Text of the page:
Post-doc: Gravity currents over complex terrain

Starting: 2016

Gravity currents are key processes that affect atmospheric, ocean and coastal circulations.

Modelling gravity currents mainly rely on classical studies made on uniform slopes with smooth bottom, when most gravity currents in nature occur over complex rough, mobile and/or curved terrain.


While laboratory experiments have successfully revealed some of the global flow characteristics, we still lack detailed measurements of key quantities such as velocities and the overall balance of the turbulent kinetic energy, density fields and local mixing / entrainment of bottom sediments.

Further experiments are therefore needed to correctly parametrise entrainment and turbulent fluxes under more complex bottom conditions.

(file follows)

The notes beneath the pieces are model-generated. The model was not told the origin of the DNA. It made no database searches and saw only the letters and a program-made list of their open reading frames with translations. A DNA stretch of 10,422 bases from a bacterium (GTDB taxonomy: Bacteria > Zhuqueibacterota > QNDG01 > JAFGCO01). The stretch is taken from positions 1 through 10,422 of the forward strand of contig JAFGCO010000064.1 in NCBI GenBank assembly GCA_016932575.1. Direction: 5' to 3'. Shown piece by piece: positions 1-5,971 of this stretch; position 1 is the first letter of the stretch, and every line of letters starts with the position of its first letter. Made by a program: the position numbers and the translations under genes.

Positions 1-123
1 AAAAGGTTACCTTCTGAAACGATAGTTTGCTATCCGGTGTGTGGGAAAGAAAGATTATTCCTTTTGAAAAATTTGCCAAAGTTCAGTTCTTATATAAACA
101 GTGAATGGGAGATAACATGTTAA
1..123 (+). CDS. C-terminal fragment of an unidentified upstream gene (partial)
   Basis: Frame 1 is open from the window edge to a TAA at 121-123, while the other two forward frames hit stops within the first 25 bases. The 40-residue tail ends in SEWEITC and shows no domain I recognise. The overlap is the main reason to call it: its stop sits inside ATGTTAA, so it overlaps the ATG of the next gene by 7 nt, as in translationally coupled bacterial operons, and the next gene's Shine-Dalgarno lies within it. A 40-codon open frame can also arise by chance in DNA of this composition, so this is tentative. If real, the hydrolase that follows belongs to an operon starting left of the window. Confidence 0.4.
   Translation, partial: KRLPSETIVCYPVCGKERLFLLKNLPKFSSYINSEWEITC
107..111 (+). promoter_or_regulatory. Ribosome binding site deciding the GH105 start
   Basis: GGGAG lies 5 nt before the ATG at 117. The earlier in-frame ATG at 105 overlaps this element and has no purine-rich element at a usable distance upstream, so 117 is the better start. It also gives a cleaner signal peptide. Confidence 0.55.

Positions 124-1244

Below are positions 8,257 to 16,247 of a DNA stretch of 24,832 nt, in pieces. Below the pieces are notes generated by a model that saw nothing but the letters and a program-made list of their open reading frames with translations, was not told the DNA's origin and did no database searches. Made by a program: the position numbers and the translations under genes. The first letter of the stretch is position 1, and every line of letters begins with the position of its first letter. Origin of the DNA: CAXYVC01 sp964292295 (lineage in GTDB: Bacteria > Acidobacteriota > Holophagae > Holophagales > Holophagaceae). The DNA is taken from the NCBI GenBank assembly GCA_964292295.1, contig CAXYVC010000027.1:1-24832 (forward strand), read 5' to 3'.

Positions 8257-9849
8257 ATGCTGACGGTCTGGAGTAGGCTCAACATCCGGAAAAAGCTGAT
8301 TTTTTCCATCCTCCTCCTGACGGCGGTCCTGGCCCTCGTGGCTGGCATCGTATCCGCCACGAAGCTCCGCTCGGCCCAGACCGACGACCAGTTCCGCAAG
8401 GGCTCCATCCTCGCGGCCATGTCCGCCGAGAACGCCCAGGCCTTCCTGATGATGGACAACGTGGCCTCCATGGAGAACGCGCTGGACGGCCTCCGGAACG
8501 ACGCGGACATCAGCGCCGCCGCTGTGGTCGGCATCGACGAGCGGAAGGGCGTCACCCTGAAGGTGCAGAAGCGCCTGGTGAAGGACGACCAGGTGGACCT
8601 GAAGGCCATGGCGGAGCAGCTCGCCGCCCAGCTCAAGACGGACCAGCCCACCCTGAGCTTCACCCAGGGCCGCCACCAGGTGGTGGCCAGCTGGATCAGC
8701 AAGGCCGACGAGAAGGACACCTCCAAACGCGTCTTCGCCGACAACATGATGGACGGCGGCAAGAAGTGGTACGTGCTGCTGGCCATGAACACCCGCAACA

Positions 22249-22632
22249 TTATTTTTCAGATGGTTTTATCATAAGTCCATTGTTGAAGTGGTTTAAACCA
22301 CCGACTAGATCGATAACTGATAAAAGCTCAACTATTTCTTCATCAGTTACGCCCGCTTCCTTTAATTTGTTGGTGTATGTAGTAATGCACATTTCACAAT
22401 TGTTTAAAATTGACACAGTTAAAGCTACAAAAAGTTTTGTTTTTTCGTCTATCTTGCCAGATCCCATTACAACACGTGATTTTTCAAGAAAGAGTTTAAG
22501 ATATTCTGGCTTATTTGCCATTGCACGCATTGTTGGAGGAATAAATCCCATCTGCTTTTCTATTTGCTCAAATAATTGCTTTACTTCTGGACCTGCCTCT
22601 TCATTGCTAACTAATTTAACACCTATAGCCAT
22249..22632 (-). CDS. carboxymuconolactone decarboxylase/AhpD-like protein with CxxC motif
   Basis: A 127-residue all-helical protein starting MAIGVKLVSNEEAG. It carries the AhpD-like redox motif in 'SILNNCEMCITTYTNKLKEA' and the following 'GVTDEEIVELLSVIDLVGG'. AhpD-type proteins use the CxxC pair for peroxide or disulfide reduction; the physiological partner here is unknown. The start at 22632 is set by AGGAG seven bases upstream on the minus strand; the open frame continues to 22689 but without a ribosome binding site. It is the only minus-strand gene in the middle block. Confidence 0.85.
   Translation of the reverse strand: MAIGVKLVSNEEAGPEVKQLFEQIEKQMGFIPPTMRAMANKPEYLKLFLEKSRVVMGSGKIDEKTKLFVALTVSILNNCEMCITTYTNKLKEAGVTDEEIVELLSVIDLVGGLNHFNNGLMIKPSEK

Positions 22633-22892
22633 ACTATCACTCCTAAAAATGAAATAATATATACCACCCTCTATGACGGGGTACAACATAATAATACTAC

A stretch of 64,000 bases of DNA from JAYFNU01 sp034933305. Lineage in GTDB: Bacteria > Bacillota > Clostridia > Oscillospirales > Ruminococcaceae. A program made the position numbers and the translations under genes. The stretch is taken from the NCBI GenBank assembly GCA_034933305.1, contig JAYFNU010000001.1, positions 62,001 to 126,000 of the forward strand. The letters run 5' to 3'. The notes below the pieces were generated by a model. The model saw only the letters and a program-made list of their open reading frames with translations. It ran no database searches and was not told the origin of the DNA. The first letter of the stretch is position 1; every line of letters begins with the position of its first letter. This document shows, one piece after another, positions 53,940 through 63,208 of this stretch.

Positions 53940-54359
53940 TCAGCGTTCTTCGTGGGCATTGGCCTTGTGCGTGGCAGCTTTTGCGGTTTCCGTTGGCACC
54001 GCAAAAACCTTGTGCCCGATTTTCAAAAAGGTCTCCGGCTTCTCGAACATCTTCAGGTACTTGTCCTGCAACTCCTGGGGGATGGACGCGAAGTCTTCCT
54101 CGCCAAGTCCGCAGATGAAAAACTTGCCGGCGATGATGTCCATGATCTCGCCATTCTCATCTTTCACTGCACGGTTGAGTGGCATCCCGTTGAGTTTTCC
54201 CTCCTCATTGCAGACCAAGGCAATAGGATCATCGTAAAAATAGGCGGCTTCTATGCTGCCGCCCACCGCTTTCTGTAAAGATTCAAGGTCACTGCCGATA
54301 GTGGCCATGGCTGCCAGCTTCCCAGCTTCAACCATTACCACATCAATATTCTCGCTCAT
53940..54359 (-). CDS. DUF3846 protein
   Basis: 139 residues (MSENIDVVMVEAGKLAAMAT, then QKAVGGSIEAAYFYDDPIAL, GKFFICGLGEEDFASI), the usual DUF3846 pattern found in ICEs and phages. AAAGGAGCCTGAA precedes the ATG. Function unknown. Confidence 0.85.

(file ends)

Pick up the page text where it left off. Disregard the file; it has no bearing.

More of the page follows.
The project aims at incorporating the effects of rough mobile terrain and curvature in the study of gravity currents thanks to an experimental approach based on two main set ups:

  • a “continuously supplied gravity current over a sediment bed” experiment, used to reproduce oceanic gravity currents or katabatic air flows
  • a “finite volume with instantaneous release of fluid particles” experiment, to simulate powder snow avalanches and turbidity currents (see photo).

A better understanding of the influence of the bottom roughness and curvature on the dynamics of gravity currents and related mixing phenomena, will deliver some detailed information about turbulent subgrid-scale processes needed for a correct parametrisation of numerical models (both oceanic, atmospheric and coastal).


This work should therefore benefit to a better assessment of risk in mountain areas, of pollutant transport or even of erosion phenomena in coastal regions.


This project involves a collaboration between the laboratory LEGI, the ETNA team of IRSTEA and the Technion Israel Institute of Technology. 


PI: Eletta Negretti; Co-PI: Marius Ungarish (visitor) ; Post-doc: Antoine Martin



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